A hard-hitting column by a newspaper opinion writer is not exactly news. But when an organization dedicated to protecting First Amendment rights takes out after a columnist for exercising his freedom of expression, that indeed is newsworthy. What's more, it's outrageous. And that is exactly what occurred last Saturday on The Post's Free for All page, when, in a letter to the editor, Kevin M. Goldberg, general counsel of the American Society of Newspaper Editors, tore into Metro columnist Marc Fisher for a piece he wrote about Maryland Gov. Robert L. Ehrlich Jr.'s gag order against two Baltimore Sun journalists.
How did we reach this point?
Last November, Ehrlich, in one of his by-now-familiar hissy fits with the media, issued an order forbidding state employees from speaking with the Baltimore Sun's State House bureau chief, David Nitkin, and columnist Michael Olesker. "Do not return calls or comply with any requests" was the order delivered by Ehrlich's press secretary, Shareese N. DeLeaver. Ehrlich, you see, didn't like what they were writing about him and his administration. Of course, lots of politicians don't like what gets written about them, and they have devised clever ways of making it difficult for the media to tell the public what's really going on. But for Ehrlich, a moment's thought is always a moment wasted. He rashly decided to publicly ostracize two journalists who got under his skin.
Sun editor Timothy A. Franklin accused Ehrlich of "trying to control the flow of news and information," adding, "that's pretty scary in a democracy." The Post, in a Nov. 23 editorial, also weighed in on the side of the Sun, stating: "If Mr. Ehrlich has any sense of open government, he should stop trying to pick and choose the reporters who cover him -- and whose job is to keep the public informed of what state government is doing."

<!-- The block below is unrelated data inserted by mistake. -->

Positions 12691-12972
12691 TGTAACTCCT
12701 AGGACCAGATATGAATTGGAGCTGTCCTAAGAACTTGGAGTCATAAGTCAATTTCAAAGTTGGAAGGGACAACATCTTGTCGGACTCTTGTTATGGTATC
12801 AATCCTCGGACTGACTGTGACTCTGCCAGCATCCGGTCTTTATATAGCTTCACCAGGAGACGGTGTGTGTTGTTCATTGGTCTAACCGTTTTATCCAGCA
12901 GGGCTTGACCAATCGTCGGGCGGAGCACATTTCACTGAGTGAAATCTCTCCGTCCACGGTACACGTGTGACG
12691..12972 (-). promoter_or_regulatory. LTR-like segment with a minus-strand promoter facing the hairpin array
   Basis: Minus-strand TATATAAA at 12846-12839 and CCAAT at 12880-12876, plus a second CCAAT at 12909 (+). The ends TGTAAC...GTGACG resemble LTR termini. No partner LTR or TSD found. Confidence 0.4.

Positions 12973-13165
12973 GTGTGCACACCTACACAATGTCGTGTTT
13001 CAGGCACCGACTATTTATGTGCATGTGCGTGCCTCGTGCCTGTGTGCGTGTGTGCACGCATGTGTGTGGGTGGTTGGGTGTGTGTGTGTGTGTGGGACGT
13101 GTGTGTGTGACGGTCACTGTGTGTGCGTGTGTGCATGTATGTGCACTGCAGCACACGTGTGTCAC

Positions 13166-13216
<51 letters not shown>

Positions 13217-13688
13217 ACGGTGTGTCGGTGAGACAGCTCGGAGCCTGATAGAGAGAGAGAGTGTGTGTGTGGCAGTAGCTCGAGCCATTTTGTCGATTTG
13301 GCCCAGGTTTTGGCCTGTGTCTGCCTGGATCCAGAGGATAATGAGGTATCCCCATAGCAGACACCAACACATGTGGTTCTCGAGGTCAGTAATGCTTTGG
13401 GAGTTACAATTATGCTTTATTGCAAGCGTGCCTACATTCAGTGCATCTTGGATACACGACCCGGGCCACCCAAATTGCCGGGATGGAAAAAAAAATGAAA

Nothing doing, was the unmistakable response from the State House. The gag order stayed in place.
So the Sun sued in federal court last December, arguing that the ban infringed Nitkin's and Olesker's First Amendment rights because it prevented them from doing what can be done by citizens and other news organizations. The sun, however, set on the Sun's lawsuit.
Last month U.S. District Judge William Quarles dismissed the newspaper's lawsuit, noting that while "the right to publish is expansive," it "does not carry with it the unrestrained right to gather information." The Sun, Quarles said, was trying to obtain more access to government than private citizens have. The Sun said it is going to appeal. Which brings us to the present sad state of affairs in the Fourth Estate.
Between the time of Ehrlich's November gag order and Judge Quarles's February ruling, Marc Fisher offered his thoughts on the subject ["The Sun Should Rise Above Ehrlich's Pique," Dec. 9]. No need to repeat all of Fisher's observations in this column except to note that he didn't think the Sun had a legal leg to stand on. He wrote that "suing the governor is no less grandstanding than Ehrlich's cynical appeal to voters who mistrust the news media," and that "The Sun should make its case through quality journalism, not legal briefs."
What struck me at the time as being most remarkable about the column was that it had been written by one of Ehrlich's most persistent critics. Otherwise, Fisher was doing what good columnists try to do: present arguments and opinions as accurately, honestly and convincingly as possible.
Now enter stage left (or right) the American Society of Newspaper Editors, represented by general counsel Goldberg. Evidently bent out of shape because Judge Quarles cited Fisher's column three times to illustrate that the Sun was not speaking for all media, Goldberg wrote last Saturday that Fisher had "done a disservice to his reporting brethren" by "publicly" stating his views. Acknowledging Fisher's right to state his beliefs, Goldberg declared, incredibly, that "the responsibility that accompanies that right mitigates against stating them in this situation." This from the American Society of Newspaper Editors. Now who's trying to stifle the free flow of information to the public?
To suggest that an opinion writer withhold a commentary because it might not be convenient for the society is antithetical to journalism's core values. Freedom of expression, public enlightenment, advocating a point of view whether popular or unpopular -- what are these? Nice, quaint ideas that get tossed aside when they run afoul of ASNE's interests? Or was Goldberg speaking for himself? For the sake of the First Amendment, columnists and op-ed pages everywhere, I hope he was.